This impact driver was first released in Japan, available in different colours, Black, White, Blue, Pink, Green, Red and Brown.
    I got some internet pictures to show some colours.

    SOME SPECS:

    Model: Makita XDT12M, Makita XDT12Z (Bare Tool)
    Battery: 18V LXT Lithium-Ion
    No Load Speed (4 speed): 0 – 1,100 / 0 – 2,100 / 0 – 3,200 / 0 – 3,600 RPM
    Impacts Per Minute (4 speed): 0 – 1,100 / 0 – 2,600 / 0 – 3,600 / 0 – 3,800 IPM
    Maximum Torque: 1,550 in.lbs.
    Hex Shank : 1/4″
    Overall Length: 4-5/8″
    Weight (with battery): 3.38 lbs.
    Includes: 18V LXT Lithium-Ion batteries, rapid charger, tool case
    Warranty: 3-year
    Price: US$186.99 (Bare Tool), you can get it in different colours from Japan on Ebay.

    On paper, the Makita XDT12M looks solid and matches what the XDT09 offered. That means we can expect up to 3600 RPM, 3800 IPM, and 1550 inch pounds of torque.
    The RPM is pretty much at the top of the rankings already and allows for very fast screw driving. The impact rate nearly follows suit but has been bested by Hitachi’s Triple Hammer Impact Driver at 4000 IPM.
    Torque is well under the 2250 inch pounds of torque we found in the Ridgid Gen5X impact driver. However, keep in mind what you need an impact driver for. The specifications on the Makita XDT12M are dialed in for fast screw driving. The torque rating is enough to handle small lag screws, so you’ll have to decide for yourself how far into the realm of an impact wrench you expect your impact driver to go.

    ERGONOMICS:

    Makita has been getting lighter and more compact with their impact driver classes for some time. However, the Makita XDT12M is just a hair heavier than the XDT09. Heavier is relative course – this new model is 1.96 pounds bare and 3.38 pounds with a 4.0 amp hour battery.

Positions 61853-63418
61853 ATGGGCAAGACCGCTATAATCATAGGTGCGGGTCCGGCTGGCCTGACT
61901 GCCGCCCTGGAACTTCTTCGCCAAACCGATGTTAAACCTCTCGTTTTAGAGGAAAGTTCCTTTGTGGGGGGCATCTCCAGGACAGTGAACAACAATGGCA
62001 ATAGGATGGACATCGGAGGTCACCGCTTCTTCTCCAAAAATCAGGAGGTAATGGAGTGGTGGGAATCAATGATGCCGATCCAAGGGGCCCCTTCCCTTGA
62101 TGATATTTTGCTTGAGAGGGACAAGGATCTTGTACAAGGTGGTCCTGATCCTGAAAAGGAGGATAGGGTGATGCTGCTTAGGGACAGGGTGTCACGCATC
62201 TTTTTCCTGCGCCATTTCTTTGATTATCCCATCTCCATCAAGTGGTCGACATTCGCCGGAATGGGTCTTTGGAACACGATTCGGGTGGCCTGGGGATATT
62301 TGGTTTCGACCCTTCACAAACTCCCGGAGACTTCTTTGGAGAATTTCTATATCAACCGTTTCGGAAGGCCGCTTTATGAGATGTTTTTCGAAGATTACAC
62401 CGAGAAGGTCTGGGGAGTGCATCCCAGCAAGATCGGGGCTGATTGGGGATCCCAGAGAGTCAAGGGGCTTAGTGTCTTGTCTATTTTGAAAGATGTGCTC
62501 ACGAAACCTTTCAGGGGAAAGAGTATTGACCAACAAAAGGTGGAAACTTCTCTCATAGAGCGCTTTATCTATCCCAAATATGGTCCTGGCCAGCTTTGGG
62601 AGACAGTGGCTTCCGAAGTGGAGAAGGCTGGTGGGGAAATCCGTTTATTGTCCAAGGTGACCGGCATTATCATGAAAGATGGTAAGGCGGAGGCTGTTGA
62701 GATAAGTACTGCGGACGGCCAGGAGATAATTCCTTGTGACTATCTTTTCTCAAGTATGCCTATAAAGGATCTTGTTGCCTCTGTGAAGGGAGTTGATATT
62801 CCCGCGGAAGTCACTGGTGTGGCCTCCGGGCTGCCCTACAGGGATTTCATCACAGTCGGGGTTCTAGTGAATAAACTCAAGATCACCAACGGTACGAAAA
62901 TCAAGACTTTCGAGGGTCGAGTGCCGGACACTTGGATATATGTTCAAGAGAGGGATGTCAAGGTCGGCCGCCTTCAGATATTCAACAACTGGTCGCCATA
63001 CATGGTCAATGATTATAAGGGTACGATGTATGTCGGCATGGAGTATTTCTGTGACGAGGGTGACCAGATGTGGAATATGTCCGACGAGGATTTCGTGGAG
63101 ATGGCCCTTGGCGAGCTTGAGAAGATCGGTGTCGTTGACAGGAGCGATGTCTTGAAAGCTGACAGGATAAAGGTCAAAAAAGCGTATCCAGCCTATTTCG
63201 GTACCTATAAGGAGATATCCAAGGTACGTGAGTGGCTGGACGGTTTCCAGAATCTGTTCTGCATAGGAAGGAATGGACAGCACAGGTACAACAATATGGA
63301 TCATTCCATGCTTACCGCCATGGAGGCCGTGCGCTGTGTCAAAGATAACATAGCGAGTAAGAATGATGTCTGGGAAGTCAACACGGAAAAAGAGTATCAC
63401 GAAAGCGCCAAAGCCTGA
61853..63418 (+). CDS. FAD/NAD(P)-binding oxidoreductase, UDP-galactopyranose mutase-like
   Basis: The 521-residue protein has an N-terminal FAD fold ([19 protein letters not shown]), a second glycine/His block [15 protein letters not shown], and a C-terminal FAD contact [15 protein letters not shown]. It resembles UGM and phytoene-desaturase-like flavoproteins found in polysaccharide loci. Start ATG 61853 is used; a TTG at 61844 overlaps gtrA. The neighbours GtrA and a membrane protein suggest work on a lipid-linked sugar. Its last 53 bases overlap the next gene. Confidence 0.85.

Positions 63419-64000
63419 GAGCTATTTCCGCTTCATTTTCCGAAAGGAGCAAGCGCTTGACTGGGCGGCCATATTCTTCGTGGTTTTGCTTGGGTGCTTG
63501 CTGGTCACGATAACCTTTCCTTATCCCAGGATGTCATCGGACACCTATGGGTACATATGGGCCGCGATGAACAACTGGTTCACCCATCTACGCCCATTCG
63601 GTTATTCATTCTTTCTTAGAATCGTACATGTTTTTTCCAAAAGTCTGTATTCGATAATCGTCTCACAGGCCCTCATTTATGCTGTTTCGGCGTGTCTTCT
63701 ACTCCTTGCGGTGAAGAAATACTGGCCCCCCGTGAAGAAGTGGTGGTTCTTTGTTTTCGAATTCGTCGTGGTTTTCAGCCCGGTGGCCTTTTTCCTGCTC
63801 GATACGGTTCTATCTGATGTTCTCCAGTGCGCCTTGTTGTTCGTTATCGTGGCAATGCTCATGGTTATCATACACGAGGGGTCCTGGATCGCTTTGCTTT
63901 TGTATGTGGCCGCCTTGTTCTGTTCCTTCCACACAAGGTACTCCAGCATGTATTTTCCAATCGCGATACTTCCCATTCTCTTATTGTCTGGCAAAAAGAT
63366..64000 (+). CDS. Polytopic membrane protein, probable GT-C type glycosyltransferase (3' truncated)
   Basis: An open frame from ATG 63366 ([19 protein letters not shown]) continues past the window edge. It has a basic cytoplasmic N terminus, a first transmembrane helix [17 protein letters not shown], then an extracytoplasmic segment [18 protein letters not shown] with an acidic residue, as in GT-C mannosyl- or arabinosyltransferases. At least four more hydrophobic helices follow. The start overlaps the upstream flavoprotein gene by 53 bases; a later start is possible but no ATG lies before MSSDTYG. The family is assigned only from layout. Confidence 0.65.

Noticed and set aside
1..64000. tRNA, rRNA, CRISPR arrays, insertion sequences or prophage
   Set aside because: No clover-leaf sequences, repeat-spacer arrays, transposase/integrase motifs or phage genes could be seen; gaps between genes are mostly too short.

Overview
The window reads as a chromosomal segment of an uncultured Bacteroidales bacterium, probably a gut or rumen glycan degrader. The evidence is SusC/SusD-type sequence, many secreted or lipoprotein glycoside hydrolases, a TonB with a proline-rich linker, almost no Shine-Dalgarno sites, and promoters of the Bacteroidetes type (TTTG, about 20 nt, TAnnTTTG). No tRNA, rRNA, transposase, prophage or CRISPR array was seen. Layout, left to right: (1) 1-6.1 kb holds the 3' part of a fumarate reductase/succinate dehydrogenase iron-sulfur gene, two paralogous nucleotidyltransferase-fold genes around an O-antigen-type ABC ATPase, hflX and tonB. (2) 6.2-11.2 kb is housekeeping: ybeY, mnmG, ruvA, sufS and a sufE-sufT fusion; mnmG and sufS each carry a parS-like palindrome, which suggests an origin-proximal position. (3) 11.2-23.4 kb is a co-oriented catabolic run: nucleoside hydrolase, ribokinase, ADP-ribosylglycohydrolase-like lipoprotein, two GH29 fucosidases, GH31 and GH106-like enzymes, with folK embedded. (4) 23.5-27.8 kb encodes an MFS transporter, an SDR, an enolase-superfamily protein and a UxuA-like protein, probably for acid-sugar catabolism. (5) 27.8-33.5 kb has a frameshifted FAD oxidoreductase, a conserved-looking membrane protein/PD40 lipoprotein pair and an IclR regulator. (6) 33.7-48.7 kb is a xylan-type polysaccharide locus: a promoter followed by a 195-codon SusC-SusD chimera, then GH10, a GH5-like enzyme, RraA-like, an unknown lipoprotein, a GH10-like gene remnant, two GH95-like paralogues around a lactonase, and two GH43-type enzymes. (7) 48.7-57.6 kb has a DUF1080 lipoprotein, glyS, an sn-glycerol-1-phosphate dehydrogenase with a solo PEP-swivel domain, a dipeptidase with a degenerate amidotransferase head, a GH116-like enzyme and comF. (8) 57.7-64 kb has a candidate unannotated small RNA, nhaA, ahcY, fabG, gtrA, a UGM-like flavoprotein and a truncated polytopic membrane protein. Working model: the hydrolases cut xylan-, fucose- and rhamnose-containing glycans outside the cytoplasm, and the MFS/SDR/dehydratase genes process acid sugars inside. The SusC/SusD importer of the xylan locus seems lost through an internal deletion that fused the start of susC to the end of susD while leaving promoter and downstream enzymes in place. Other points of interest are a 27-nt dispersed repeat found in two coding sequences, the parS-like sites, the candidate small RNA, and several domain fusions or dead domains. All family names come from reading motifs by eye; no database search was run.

I measured the new Makita impact driver at 4-5/8 inches long – just a touch shorter than the XDT09. The XDT12 also shares the ergonomic handle and rubber overmold of the 09 model, which is a slight upgrade from some of their previous 18-volt and current 12-volt models. It’s textured a bit more to give a slightly more secure grip, with or without gloves it fells great.
    Essentially, Makita has packed their new impact driver into the XDT09 housing with only minor changes.

    CONTROL CENTER:

    Milwaukee’s One-Key impact driver may be the King of customization, but this Makita isn’t being totally left behind. For starters, Makita put 4 standard impact driver modes on this model. Most Pro level impact drivers these days have 3 modes, so you get a little more control between low and high speeds.
    Like the XDT09, Makita included Quick-Shift, AKA T–Mode. This mode is optimized for fastening in metal applications where a self-tapping screw is often employed to cut through the metal before the threads grab. The danger comes in the form of the impact driver’s high speed, you need that speed to let the tip cut through the metal. Once that happens, there’s little resistance when the threads catch and it’s not uncommon to destroy a bit, cam out a screw head, or sheer a screw head off.
    Makita’s Quick-Shift Mode starts the drive fast and when it feels the resistance, it slows down to help you control the end of the drive.
    Makita also included their new Assist Mode in this model. Assist Mode essentially does the opposite of T-mode. It starts the drive slow and then accelerates to finish the drive quickly. This mode is perfect for driving screws in wood, particularly when you want an accurate start. Here’s another video, this time with Assist Mode in action. If you turn up your volume, you’ll hear the mode take over as it accelerates into the drive.
    (I found out many guys don’t use/like that assist mode)

    EXTRA FEATURES?

    The LED light is still situated above the trigger like the previous model. The difference is you now have more control over that as well. There is an on-off switch for the light next to the other controls on the tool. Pull the trigger to activate the light like you normally would, then press the button and the light is off. Now when you pull the trigger, the light will remain off. Press the light button again to switch it back to its normal operating mode.

    I believe that’s it guys, remember those are my personal impressions.

    Cheers,
    Ben

    Thanks for the review. Makita is really impressing me lately